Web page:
They signed up for an entrepreneurship program, yet they got so much more.
Twenty-five-year-old Iliyana Mircheva has always had a passion for working with startups. Her dream is to have her own business consulting early-stage entrepreneurs.
Bhushan Trivedi, 32, is a social entrepreneur from India who wants to help revitalize villages in Bulgaria by supporting small farms. He is working on a social startup called Gordost Na Fermera (Farmer’s Pride).
Yana Perperieva, 28, already has a business of her own, a private school offering Chinese language classes, that she wants to develop.
At 26, Radimir Krustev holds a senior managerial position at a Bulgarian construction company and deals with clients all around Europe. He has several business ideas that he would like to test out.
The four met at ABLE Activator, an entrepreneurship program that helps university students and young professionals develop an entrepreneurial mindset and the skills needed to start a business. It does so over seven weeks of intensive lectures, workshops, and group work all conducted in English. Program participants work with successful innovators, entrepreneurs, and business leaders to learn about idea generation, market research, product development, and sales. In teams of up to five, they develop a business idea, which they have to present at the end of the program.
Successful completion of ABLE Activator earns participants membership in the Association of Business Leaders and Entrepreneurs, an organization founded by graduates of the Bulgarian Young Leaders Program, which ran from 2009 to 2016 with support from the America for Bulgaria Foundation. Today, the ABLE community numbers more than 250 professionals from an array of fields whose mission is to develop an active civil society, inspire leadership, and spread an entrepreneurial culture in Bulgaria. Activator is one of the association’s many activities in support of private sector development through innovation and entrepreneurship.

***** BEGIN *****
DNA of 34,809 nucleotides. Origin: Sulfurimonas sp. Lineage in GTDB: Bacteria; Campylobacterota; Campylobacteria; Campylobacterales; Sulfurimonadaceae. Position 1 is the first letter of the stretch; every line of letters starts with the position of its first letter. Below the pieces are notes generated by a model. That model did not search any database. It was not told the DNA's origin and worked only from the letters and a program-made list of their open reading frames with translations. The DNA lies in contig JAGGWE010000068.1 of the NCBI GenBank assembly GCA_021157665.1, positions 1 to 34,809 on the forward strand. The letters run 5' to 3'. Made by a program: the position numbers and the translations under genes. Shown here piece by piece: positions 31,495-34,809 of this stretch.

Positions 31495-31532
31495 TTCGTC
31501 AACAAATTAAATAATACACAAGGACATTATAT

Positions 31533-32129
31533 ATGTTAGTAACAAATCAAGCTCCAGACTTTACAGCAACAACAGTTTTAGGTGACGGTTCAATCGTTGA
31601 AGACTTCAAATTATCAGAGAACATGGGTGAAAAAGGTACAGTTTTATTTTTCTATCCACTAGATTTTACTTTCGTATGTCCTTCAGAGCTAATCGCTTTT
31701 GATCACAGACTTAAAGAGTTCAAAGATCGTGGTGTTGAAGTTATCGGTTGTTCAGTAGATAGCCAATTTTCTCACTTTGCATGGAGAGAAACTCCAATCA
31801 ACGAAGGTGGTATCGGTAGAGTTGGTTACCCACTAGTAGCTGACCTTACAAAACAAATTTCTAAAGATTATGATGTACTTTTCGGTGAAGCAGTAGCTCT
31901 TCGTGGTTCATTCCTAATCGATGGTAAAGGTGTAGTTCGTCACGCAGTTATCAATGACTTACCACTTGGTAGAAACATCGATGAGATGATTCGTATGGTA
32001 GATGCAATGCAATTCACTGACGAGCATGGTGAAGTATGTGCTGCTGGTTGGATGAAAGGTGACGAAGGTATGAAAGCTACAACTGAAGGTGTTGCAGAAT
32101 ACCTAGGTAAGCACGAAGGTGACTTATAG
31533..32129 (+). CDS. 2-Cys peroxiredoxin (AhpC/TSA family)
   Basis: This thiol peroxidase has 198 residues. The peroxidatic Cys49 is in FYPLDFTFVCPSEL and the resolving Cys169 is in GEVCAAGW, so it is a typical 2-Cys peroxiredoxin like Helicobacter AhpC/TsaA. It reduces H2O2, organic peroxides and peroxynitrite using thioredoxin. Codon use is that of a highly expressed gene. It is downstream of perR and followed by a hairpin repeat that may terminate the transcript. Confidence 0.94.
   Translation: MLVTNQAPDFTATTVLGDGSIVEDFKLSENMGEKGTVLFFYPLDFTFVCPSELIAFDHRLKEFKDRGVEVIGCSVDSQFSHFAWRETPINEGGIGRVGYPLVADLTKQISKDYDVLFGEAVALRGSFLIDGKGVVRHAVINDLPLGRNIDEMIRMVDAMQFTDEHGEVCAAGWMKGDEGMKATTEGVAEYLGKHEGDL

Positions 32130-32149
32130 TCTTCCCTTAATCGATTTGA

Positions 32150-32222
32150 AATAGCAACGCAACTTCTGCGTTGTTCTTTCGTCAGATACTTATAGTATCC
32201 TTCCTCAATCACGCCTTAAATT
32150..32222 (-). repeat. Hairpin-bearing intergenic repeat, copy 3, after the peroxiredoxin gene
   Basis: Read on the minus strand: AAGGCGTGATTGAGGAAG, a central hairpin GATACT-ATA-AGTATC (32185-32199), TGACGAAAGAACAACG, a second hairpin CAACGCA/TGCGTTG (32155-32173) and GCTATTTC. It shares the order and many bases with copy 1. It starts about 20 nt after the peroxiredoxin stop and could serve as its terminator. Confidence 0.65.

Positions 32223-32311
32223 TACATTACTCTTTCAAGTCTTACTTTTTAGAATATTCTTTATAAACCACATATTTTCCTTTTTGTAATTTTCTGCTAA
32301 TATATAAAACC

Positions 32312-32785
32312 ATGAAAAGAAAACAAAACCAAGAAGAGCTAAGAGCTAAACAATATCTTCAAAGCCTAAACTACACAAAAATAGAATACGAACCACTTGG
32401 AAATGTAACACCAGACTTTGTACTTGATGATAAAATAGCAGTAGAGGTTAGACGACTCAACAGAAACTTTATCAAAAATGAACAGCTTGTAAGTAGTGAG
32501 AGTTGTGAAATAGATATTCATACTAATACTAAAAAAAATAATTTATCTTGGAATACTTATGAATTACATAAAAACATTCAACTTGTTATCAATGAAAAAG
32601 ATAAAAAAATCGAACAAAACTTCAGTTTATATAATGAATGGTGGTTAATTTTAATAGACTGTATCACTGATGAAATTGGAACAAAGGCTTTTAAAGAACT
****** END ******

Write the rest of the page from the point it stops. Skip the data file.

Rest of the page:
The program goes a step further than entrepreneurship training, however. Through carefully selected activities, it fosters a community spirit among participants. It puts them in situations that require creative problem-solving and initiative but also reliance on others. Because if you want to go through something as challenging as starting and running a business, you had better be ready to trust others enough to carry out your vision.
The very first weekend took participants to a remote location where they were put through multiple obstacle courses and fun adventures. The goal was to create a team out of the thirty very different individuals selected to participate in the program. Their only common ground initially was a desire to challenge themselves and, in doing so, do something for their country. Tellingly, more than a third of Activator participants this year have lived abroad and made a conscious decision to come back, with one of them returning especially to join the program. A number of last year’s participants came out to help with Activator 2020, solidifying the community feeling.